6) Paijmans, A.J., Stoffel, M.A., Bester, M.N., Cleary, A., De Bruyn, P.J.N., Forcada, J., Goebel, M.E., Goldsworthy, S.D., Guinet, C., Kovaks, K.M., Lowther, A. & Hoffman, J.I. (2020) The genetic legacy of extreme exploitation in a polar vertebrate. Scientific Reports, 10: 5089. Doi: 10.1038/s41598-020-61560-8
5) Groβer, S., Sauer, J., Paijmans, A., Caspers, B.A., Forcada, J., Wolf, J.B.W.* & Hoffman, J.I.* (2019) Fur seal microbiota are shaped by the social and physical environment, show mother-offspring similarities and are associated with host genetic quality. Molecular Ecology, 28: 2409-2422. Doi: 10.1111/mec.15070
4) Stoffel, M.A., Humble, E., Paijmans, A.J., Acevedo-Whitehouse, K., Chilvers, B.L, Dickerson, B., Galimberti, F., Gemmell, N., Goldsworthy, S.D., Nichols, H.J., Krüger, O., Negro, S., Osborne, A., Pastor, T., Robertson, B.C., Sanvito, S., Schultz, J., Shafer, A.B.A., Wolf, J.B.W. & Hoffman, J.I. (2018) Demography and genetic diversity across pinnipeds are shaped by human exploitation, ecology and life-history. Nature Communications, 9: 4836. Doi: 10.1038/s41467-018-06695-z
3) Hoffman, J.I., Bauer, E., Paijmans, A.J., Humble, E., Beckmann, L.M., Kubetschek, C., Christaller, F., Kröcker, N., Fuchs, B., Moreras, A., Shihlomule, Y., Bester, M.N., Cleary, A.C., De Bruyn, P.J.N., Forcada, J., Goebel, M.E., Goldsworthy, S.D., Guinet, C., Hoelzel, A.R., Lydersen, C., Kovaks, K.M., Lowther, A. (2018) A global cline in a colour polymorphism suggests a limited contribution of gene flow towards the recovery of a heavily exploited marine mammal. Royal Society Open Science, 5: 181227. Doi: 10.1098/rsos.181227. 2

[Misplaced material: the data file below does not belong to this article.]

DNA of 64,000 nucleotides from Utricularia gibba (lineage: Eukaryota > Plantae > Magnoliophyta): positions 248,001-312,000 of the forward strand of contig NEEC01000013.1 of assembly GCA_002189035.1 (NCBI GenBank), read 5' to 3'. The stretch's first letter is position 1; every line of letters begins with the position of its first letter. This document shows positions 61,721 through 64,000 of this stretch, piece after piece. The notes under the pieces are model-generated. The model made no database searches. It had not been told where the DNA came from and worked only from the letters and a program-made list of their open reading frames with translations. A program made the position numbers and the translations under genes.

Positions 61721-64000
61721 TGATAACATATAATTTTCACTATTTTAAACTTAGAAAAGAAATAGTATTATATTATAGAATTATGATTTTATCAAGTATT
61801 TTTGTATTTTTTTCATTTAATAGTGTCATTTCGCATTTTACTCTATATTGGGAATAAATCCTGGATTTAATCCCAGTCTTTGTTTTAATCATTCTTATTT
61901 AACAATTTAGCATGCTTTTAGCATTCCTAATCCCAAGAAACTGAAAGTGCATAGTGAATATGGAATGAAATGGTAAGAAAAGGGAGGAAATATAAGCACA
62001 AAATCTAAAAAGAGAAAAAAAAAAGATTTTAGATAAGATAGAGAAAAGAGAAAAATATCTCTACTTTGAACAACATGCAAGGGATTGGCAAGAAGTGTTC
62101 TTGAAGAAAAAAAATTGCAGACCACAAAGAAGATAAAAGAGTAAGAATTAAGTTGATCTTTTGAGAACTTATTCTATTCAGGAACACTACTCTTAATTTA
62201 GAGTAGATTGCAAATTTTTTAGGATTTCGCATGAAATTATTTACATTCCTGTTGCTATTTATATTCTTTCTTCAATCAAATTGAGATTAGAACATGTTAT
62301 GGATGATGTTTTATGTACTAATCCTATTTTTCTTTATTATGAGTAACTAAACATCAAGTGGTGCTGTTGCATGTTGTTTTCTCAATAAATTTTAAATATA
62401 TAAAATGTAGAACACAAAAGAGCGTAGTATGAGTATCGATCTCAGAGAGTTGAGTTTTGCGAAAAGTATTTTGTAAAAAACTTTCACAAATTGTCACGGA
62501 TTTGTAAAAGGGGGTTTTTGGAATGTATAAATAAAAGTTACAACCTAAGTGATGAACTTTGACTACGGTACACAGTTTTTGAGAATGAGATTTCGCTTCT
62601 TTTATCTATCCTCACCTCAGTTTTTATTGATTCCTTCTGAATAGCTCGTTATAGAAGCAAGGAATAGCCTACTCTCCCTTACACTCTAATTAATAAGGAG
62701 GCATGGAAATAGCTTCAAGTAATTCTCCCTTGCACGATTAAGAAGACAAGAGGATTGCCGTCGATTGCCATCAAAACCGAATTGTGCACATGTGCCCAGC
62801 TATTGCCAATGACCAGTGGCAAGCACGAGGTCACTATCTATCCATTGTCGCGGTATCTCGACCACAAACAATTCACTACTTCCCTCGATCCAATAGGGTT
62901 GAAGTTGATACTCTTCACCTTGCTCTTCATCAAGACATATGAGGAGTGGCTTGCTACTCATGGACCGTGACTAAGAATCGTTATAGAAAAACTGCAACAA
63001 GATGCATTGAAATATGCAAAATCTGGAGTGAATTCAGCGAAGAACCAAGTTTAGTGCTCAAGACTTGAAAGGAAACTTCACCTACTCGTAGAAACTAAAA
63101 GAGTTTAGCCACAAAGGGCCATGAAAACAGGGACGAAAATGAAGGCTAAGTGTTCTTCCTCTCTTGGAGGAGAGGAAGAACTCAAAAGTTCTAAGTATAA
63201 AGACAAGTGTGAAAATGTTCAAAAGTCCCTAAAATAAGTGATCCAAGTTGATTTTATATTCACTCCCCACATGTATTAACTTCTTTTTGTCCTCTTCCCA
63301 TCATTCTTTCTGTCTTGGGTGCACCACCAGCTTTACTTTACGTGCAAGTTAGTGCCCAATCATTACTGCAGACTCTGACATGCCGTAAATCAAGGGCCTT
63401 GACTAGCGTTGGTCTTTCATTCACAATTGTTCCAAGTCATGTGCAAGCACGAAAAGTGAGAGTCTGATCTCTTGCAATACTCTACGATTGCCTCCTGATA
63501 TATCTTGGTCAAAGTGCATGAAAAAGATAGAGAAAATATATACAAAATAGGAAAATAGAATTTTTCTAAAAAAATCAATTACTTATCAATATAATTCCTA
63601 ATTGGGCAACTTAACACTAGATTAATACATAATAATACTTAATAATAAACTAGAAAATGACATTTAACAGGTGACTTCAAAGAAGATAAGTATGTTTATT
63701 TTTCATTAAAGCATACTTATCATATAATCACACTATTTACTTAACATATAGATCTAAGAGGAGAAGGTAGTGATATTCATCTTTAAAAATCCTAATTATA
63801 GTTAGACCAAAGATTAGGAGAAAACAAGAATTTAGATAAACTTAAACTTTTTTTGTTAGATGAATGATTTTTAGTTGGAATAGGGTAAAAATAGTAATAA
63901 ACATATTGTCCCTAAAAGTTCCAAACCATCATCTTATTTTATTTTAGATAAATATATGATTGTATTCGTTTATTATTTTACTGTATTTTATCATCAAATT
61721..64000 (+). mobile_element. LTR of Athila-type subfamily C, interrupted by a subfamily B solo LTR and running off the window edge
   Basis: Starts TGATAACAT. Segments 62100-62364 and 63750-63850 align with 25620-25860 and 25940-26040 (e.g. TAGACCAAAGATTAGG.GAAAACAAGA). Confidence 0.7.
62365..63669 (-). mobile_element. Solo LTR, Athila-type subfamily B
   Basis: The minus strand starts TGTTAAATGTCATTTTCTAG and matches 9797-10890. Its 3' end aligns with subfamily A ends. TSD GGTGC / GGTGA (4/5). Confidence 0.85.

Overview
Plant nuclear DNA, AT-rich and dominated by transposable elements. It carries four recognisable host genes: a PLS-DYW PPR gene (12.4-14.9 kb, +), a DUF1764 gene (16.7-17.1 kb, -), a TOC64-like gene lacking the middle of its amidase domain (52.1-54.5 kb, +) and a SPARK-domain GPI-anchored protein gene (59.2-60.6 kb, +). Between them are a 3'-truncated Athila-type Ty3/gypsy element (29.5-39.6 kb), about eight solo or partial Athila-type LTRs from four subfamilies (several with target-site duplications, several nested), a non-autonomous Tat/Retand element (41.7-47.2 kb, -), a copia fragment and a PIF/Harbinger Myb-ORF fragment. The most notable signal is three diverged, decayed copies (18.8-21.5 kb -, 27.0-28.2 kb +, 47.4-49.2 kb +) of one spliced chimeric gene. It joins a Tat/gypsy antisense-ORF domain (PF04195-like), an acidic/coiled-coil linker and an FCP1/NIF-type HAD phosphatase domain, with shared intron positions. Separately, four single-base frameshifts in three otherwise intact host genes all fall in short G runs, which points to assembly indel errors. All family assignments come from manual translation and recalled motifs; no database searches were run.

2) Piet, Gerjan J., Ruud H. Jongbloed, Antony M. Knights, Jacqueline E. Tamis, Anneke J. Paijmans, Marieken T. van der Sluis, Pepijn de Vries, and Leonie A. Robinson (2015) Evaluation of Ecosystem-Based Marine Management Strategies Based on Risk Assessment. Biological Conservation 186: 158–66. doi:10.1016/j.biocon.2015.03.011.
1) Schutter, M., J. Crocker, A.J. Paijmans, M. Janse, R. Osinga, A. Verreth, and R. Wijffels (2010) The Effect of Different Flow Regimes on the Growth and Metabolic Rates of the Scleractinian Coral Galaxea Fascicularis. Coral Reefs 29, 3: 737–48. doi:10.1007/s00338-010-0617-2.
Paijmans, A.J., Stoffel, M.A., Bester, M.N., Cleary, A., De Bruyn, P.J.N., Forcada, J., Goebel, M.E., Goldsworthy, S.D., Guinet, C., Kovaks, K.M., Lowther, A. & Hoffman, J.I. (2019) The genetic legacy of extreme exploitation in the Antarctic fur seal. World Marine Mammal Conference 2019, Barcelona
Paijmans, A.J., Cleary, A.C., Humble, E., Forcada, J., de Bruyn, P.J.N., Bester, M.N, Lydersen, C., Guinet, C., Goldsworthy, S.D., Kovacs, K.M., Lowther, A.D., Hoffman J.I. (2017) Population structure in the Antactic fur seal: Recolonisation by a recovering population. 110th Annual Meeting of the German Zoological Society, Bielefeld
Paijmans, A.J., V. Swakman, F. Groenewoud, S.M. Amininasab, R.S. Marfull, J. Komdeur, P. Korsten (2015) Fair Sharing? Incomplete parental compensation for increased brood demand does not skew the distribution of food among nest mates. 10th International Conference on Behaviour, Physiology and Genetics of Wildlife, Berlin
For a full list of publications, including technical reports, see ResearchGate (link below).
Department of Animal Behaviour